Objectives: To check the hypothesis that continuous magnesium infusion protects the heart from arrhythmias following cardiopulmonary bypass surgery for congenital heart disease.
Design: A prospective randomised placebo-controlled study, with patients stratified in three weight groups.
Patients and participants: The study group ( n=65) postoperatively received a magnesium infusion (1 mmol/kg), the control group ( n=66) received placebo. In both groups serum and ionised magnesium values were followed, and all postoperative arrhythmias were documented for 24 h.
Measurements and results: Serum and ionised magnesium in the blood was elevated after the end of bypass (0.54+/-0.15 mmol l(-1) pre-operatively, 0.88+/-0.24 mmol l(-1) postoperatively), where a cardioplegia solution containing magnesium was used. Magnesium values remained at this elevated level in the magnesium therapy group, and decreased to normal pre-operative values within 24 h in controls ( P<0.001). The incidence of postoperative arrhythmias was lower in the study group: 8/65 in the study group and 17/66 in the control group, respectively (chi-squared test, P=0.05). Lower patient weight (32.7 kg versus 22.6 kg), longer cardiopulmonary bypass time (128.7 min versus 87.9 min) and deeper body temperature during extracorporeal circulation (29.2 degrees C versus 32.6 degrees C) were identified as risk factors for postoperative arrhythmias ( P<0.05).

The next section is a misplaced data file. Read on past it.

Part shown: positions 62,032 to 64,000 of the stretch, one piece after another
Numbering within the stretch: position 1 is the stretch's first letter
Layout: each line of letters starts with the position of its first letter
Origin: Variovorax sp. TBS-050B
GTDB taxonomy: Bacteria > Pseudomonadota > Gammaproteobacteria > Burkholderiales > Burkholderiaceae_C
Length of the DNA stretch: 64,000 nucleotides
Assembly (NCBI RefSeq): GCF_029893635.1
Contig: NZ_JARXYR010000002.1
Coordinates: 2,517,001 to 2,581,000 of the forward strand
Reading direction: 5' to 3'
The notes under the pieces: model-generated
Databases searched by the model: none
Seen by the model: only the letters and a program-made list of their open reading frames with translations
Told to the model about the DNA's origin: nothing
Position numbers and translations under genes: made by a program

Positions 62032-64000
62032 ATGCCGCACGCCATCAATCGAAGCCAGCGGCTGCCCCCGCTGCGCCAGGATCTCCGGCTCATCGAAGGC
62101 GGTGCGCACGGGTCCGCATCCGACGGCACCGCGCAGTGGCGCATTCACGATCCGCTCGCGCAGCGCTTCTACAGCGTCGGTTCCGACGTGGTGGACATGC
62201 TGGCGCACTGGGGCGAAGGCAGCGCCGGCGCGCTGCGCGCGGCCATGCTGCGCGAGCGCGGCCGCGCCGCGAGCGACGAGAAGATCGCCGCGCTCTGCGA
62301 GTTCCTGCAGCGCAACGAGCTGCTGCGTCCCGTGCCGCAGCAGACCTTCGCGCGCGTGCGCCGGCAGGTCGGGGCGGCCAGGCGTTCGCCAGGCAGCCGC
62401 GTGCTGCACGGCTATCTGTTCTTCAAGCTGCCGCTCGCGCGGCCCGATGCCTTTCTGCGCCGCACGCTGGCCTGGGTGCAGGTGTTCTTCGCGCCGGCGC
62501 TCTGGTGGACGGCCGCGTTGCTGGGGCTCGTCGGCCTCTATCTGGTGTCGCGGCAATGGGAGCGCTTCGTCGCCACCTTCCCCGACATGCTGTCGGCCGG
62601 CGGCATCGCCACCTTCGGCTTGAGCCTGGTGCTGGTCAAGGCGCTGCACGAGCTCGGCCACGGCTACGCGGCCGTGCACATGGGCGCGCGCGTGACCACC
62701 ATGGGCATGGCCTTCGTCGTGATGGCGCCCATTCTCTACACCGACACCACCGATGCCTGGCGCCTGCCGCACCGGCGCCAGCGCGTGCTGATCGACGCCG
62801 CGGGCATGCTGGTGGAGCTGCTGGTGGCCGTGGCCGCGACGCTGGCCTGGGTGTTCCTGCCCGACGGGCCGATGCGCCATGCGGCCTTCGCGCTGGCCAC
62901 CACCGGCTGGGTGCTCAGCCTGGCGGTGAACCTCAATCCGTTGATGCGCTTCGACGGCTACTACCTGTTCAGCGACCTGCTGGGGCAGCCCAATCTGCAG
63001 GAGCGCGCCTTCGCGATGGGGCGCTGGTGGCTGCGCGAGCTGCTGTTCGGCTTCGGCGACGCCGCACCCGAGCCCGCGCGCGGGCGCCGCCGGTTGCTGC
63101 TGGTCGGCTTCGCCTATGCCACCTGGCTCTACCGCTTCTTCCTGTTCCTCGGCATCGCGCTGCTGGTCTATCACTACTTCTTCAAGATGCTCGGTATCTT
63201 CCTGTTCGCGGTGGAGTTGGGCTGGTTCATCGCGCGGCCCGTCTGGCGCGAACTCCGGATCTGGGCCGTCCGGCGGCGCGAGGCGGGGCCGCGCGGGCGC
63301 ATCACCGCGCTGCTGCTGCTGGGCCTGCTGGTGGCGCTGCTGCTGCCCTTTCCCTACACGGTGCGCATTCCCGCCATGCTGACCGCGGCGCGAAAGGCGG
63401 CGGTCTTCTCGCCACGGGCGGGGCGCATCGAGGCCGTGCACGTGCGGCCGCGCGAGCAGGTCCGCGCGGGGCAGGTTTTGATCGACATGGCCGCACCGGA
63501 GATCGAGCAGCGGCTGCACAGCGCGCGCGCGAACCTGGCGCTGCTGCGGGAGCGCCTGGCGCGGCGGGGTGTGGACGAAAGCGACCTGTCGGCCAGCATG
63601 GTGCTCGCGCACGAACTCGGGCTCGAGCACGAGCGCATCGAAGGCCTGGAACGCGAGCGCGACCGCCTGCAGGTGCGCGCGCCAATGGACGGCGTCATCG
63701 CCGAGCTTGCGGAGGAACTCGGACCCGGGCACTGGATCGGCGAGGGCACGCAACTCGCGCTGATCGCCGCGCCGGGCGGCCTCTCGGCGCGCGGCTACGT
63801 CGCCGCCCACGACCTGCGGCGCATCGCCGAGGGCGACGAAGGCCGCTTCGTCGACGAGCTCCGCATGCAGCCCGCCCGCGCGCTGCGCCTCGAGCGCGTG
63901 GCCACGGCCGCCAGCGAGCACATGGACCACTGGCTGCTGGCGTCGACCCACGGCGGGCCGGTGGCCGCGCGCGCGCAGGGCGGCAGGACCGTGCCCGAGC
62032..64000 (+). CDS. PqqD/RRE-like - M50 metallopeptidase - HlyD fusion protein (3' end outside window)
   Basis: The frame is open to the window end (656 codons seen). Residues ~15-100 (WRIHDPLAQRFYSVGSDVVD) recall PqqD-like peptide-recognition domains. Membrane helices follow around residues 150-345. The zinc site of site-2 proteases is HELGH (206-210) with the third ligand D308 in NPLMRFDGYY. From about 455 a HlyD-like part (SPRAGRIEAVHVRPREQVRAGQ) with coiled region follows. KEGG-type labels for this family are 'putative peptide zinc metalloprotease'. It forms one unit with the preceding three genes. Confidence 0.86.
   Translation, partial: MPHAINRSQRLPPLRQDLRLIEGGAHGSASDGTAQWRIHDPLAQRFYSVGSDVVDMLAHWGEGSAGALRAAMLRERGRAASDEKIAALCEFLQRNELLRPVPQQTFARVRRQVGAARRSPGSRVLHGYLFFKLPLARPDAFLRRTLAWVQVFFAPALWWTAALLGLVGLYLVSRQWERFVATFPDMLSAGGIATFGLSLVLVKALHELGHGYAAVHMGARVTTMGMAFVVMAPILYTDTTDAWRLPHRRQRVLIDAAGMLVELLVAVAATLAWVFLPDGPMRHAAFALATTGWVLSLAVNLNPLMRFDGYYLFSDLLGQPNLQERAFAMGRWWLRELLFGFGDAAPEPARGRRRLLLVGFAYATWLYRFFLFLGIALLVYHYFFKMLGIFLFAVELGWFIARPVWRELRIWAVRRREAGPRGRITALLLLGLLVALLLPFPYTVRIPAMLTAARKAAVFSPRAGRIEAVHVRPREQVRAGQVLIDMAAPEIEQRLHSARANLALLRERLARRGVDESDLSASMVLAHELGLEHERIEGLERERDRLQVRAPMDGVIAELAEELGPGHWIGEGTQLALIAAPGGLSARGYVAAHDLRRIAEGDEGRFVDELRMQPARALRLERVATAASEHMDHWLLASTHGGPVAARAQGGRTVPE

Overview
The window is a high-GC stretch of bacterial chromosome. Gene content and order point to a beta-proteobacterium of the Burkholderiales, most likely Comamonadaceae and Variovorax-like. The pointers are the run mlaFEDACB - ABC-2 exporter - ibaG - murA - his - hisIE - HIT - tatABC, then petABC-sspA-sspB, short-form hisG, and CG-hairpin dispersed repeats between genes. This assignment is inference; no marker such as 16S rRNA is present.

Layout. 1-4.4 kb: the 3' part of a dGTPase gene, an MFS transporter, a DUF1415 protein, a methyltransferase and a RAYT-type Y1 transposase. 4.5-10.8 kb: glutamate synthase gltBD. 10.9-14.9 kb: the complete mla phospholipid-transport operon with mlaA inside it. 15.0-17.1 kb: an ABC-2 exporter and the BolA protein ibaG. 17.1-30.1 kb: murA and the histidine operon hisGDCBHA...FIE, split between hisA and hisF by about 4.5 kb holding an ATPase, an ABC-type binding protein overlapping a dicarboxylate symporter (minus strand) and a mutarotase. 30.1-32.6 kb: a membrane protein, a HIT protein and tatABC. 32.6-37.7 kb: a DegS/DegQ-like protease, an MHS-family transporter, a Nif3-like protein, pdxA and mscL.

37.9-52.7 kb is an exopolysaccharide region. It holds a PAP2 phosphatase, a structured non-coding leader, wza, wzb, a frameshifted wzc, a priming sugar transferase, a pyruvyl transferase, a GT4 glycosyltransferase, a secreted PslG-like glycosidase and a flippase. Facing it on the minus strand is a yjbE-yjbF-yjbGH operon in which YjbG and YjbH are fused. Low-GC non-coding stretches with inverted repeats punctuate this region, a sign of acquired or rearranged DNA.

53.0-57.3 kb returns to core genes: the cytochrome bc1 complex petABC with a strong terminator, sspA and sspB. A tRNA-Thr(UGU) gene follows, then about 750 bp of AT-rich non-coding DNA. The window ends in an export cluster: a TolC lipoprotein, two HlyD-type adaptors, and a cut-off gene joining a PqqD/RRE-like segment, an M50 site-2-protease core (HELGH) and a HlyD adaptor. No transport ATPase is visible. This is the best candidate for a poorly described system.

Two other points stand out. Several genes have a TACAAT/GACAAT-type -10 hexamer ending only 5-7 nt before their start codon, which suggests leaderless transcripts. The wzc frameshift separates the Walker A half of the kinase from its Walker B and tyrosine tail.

Conclusions: Continuous magnesium infusion effectively reduces the rate of arrhythmias following cardiopulmonary bypass surgery for congenital heart disease and should, therefore, be routinely used.